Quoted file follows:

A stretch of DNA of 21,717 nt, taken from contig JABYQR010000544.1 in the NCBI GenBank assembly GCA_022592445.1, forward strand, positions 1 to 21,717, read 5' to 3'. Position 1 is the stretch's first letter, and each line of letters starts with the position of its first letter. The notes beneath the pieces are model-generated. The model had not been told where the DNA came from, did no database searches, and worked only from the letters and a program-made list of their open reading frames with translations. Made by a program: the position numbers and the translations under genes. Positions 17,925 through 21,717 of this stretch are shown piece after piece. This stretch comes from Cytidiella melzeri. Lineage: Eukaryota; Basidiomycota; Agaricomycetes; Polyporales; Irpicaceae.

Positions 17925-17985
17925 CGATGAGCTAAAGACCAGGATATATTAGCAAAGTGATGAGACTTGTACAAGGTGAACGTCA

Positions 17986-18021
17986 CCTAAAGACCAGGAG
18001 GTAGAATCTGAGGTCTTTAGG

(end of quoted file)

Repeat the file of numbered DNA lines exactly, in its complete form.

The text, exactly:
A stretch of DNA of 21,717 nt, taken from contig JABYQR010000544.1 in the NCBI GenBank assembly GCA_022592445.1, forward strand, positions 1 to 21,717, read 5' to 3'. Position 1 is the stretch's first letter, and each line of letters starts with the position of its first letter. The notes beneath the pieces are model-generated. The model had not been told where the DNA came from, did no database searches, and worked only from the letters and a program-made list of their open reading frames with translations. Made by a program: the position numbers and the translations under genes. Positions 17,925 through 21,717 of this stretch are shown piece after piece. This stretch comes from Cytidiella melzeri. Lineage: Eukaryota; Basidiomycota; Agaricomycetes; Polyporales; Irpicaceae.

Positions 17925-17985
17925 CGATGAGCTAAAGACCAGGATATATTAGCAAAGTGATGAGACTTGTACAAGGTGAACGTCA

Positions 17986-18021
17986 CCTAAAGACCAGGAG
18001 GTAGAATCTGAGGTCTTTAGG